- Published22 May 2023
- Author Alison Davis
- Source BrainFacts/SfN
Up to 11% of people in the United States experience a panic attack every year. But not everyone who has a panic attack has panic disorder. For some, panic attacks occur multiple times without warning or a specific trigger. What’s more, they are not brought on by other physical or mental health conditions.
Panic disorder is a type of anxiety disorder characterized by sudden, unexpected bouts of intense, irrational fear and frightening physical symptoms such as difficulty breathing, a racing heart, sweating, and dizziness. It affects 2.7% of U.S. adults and about the same proportion of teens, making it more common than obsessive-compulsive disorder (OCD).
Panic attacks typically last several minutes or sometimes longer. Because the attacks occur unpredictably, people who experience them often live in fear of having an attack in public or while driving — further increasing their anxiety. About half of people with panic disorder also have mood disorders such as depression or bipolar disorder, as well as other psychiatric illnesses like OCD, phobias, and schizophrenia. Panic disorder is usually treated with psychotherapy, medications, or a combination of these. Selective serotonin reuptake inhibitors are the primary drugs used for panic disorder, although benzodiazepines can be used in emergencies.
Adapted from the 8th edition of Brain Facts by Alison Davis.
CONTENT PROVIDED BY
American Psychiatric Association. (2023). Diagnostic and Statistical Manual of Mental Disorders (5th ed., text rev.). https://doi.org/10.1176/appi.books.9780890425787
Bandelow, B., & Michaelis, S. (2015). Epidemiology of anxiety disorders in the 21st century. Dialogues in Cclinical Nneuroscience, 17(3), 327–335. https://doi.org/10.31887/DCNS.2015.17.3/bbandelow
Burguière, E., Monteiro, P., Mallet, L., Feng, G., & Graybiel, A. M. (2015). Striatal circuits, habits, and implications for obsessive-compulsive disorder. Current Oopinion in Nneurobiology, 30, 59–65. https://doi.org/10.1016/j.conb.2014.08.008
Cleveland Clinic. (2023). Panic Attacks & Panic Disorder. https://my.clevelandclinic.org/health/diseases/4451-panic-attack-panic-disorder
Craddock, N., & Sklar, P. (2013). Genetics of bipolar disorder. Lancet (London, England), 381(9878), 1654–1662. https://doi.org/10.1016/S0140-6736(13)60855-7
Foland-Ross, L. C., Hamilton, P., Sacchet, M. D., Furman, D. J., Sherdell, L., & Gotlib, I. H. (2014). Activation of the medial prefrontal and posterior cingulate cortex during encoding of negative material predicts symptom worsening in major depression. Neuroreport, 25(5), 324–329. https://doi.org/10.1097/WNR.0000000000000095
Geddes, J. R., & Miklowitz, D. J. (2013). Treatment of bipolar disorder. Lancet (London, England), 381(9878), 1672–1682. https://doi.org/10.1016/S0140-6736(13)60857-0
Kavanagh, D. H., Tansey, K. E., O'Donovan, M. C., & Owen, M. J. (2015). Schizophrenia genetics: emerging themes for a complex disorder. Molecular Ppsychiatry, 20(1), 72–76. https://doi.org/10.1038/mp.2014.148
Memon, M. A. (2018). Panic Disorder. Medscape. http://emedicine.medscape.com/article/287913-overview
National Alliance on Mental Illness. (2017). Depression. https://www.nami.org/Learn-More/Mental-Health-Conditions/Depression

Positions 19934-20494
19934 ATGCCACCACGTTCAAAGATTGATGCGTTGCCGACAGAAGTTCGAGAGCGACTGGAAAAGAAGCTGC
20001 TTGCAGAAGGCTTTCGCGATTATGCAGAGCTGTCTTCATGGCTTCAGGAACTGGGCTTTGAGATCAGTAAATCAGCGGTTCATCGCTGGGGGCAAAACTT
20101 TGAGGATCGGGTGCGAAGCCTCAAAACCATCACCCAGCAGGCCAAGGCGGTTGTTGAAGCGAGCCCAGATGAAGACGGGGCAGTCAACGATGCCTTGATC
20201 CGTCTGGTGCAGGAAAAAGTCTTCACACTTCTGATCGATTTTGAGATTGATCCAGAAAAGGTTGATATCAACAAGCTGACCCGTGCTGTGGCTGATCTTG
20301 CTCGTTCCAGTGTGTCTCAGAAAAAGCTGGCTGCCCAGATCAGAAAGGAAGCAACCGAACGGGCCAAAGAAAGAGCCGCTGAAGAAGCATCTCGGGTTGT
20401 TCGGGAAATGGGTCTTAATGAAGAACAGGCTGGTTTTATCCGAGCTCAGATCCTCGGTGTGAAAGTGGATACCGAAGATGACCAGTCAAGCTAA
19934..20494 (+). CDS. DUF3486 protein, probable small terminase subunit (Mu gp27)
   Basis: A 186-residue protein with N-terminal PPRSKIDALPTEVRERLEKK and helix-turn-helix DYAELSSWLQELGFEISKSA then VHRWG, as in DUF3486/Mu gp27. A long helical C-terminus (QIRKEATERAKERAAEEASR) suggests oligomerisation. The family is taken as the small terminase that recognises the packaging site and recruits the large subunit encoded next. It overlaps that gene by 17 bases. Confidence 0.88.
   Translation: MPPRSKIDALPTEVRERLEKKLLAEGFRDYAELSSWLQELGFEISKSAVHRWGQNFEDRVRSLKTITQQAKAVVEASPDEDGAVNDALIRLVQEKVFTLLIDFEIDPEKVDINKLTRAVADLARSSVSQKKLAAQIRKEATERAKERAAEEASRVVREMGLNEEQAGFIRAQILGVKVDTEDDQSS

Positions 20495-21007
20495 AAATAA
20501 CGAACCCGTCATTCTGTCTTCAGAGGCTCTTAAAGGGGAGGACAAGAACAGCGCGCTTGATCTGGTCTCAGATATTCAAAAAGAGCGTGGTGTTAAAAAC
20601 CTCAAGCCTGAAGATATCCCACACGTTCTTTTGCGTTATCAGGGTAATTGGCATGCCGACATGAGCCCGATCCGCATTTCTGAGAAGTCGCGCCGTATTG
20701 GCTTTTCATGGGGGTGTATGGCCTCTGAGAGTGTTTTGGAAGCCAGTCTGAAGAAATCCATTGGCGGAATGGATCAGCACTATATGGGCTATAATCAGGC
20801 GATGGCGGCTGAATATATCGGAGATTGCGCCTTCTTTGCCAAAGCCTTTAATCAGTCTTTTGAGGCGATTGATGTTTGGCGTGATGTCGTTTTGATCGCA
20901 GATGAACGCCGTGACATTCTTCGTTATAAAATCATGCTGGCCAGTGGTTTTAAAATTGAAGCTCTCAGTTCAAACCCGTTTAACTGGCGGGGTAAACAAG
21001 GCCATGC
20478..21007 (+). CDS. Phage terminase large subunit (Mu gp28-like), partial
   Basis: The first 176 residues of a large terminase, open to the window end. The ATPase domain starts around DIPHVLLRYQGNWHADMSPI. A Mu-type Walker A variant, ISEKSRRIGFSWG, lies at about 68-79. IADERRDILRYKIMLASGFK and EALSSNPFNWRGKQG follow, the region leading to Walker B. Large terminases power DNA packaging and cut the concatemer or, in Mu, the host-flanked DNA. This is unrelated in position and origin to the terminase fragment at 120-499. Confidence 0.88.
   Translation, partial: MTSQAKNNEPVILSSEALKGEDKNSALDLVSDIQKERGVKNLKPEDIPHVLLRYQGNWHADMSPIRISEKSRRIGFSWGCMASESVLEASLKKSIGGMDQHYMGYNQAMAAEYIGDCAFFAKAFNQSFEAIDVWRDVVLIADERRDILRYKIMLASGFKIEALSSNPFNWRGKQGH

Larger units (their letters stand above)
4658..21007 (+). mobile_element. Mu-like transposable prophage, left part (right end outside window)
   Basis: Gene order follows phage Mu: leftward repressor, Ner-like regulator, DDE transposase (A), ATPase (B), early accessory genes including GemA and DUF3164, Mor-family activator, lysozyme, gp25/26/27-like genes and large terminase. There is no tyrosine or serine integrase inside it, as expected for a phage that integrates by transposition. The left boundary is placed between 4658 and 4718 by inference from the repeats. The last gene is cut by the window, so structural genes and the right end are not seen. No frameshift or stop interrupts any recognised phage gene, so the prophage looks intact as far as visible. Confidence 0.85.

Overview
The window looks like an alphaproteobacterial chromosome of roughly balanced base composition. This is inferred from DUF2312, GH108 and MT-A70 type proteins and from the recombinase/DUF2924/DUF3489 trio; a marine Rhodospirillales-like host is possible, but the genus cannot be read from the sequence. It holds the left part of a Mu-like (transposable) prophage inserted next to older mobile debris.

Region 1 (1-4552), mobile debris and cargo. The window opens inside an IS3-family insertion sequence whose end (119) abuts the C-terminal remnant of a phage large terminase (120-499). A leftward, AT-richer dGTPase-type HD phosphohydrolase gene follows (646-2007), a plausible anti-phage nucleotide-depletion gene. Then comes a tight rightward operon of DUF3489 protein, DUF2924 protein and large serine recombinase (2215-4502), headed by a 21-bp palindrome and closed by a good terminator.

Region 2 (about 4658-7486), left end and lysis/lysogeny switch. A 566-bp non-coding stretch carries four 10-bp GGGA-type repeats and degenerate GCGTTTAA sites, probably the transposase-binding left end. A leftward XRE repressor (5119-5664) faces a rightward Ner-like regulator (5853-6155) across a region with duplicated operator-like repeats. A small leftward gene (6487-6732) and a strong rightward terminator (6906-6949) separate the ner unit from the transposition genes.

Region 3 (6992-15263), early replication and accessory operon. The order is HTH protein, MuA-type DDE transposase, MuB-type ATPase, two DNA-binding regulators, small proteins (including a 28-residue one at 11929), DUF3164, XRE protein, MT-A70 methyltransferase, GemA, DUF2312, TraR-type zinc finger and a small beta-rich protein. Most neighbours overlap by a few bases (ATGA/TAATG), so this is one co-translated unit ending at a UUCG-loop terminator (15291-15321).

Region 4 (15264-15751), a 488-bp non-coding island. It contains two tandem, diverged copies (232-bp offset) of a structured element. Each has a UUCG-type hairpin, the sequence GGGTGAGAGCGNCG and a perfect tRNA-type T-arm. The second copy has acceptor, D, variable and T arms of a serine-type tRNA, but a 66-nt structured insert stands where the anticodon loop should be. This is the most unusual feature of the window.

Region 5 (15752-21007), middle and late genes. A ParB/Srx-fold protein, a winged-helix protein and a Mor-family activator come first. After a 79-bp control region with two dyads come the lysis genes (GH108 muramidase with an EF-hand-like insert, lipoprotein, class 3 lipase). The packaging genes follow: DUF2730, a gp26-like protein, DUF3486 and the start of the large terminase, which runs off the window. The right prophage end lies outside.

National Institute of Mental Health. (2017). Anxiety Disorders. NIH. https://www.nimh.nih.gov/health/topics/anxiety-disorders/index.shtml
National Institute of Mental Health. (2017). Bipolar Disorder. NIH. https://www.nimh.nih.gov/health/statistics/prevalence/bipolar-disorder-among-adults.shtml
National Institute of Mental Health. (2017). Depression. NIH. https://www.nimh.nih.gov/health/topics/depression/index.shtml
National Institute of Mental Health. (2017). Obsessive-Compulsive Disorder (OCD). NIH. https://www.nimh.nih.gov/health/topics/obsessive-compulsive-disorder-ocd/index.shtml
National Institute of Mental Health. (2017). Panic Disorder. NIH. https://www.nimh.nih.gov/health/statistics/prevalence/panic-disorder-among-adults.shtml
National Institute of Mental Health. (2017). Post-Traumatic Stress Disorder (PTSD). NIH. https://www.nimh.nih.gov/health/statistics/prevalence/post-traumatic-stress-disorder-among-adults.shtml
Pittenger, C., & Bloch, M. H. (2014). Pharmacological treatment of obsessive-compulsive disorder. The Psychiatric Cclinics of North America, 37(3), 375–391. https://doi.org/10.1016/j.psc.2014.05.006
Ragen, B. J., Seidel, J., Chollak, C., Pietrzak, R. H., & Neumeister, A. (2015). Investigational drugs under development for the treatment of PTSD. Expert Opinion on Investigational Drugs, 24(5), 659–672. https://doi.org/10.1517/13543784.2015.1020109
Strube, W., Bunse, T., Nitsche, M. A., Wobrock, T., Aborowa, R., Misewitsch, K., Herrmann, M., Falkai, P., & Hasan, A. (2015). Smoking restores impaired LTD-like plasticity in schizophrenia: a transcranial direct current stimulation study. Neuropsychopharmacology, 40(4), 822–830. https://doi.org/10.1038/npp.2014.275
Treadway, M. T., Waskom, M. L., Dillon, D. G., Holmes, A. J., Park, M. T. M., Chakravarty, M. M., Dutra, S. J., Polli, F. E., Iosifescu, D. V., Fava, M., Gabrieli, J. D. E., & Pizzagalli, D. A. (2015). Illness progression, recent stress, and morphometry of hippocampal subfields and medial prefrontal cortex in major depression. Biological Psychiatry, 77(3), 285–294. https://doi.org/10.1016/j.biopsych.2014.06.018
World Health Organization. (2022). Mental disorders. https://www.who.int/news-room/fact-sheets/detail/mental-disorders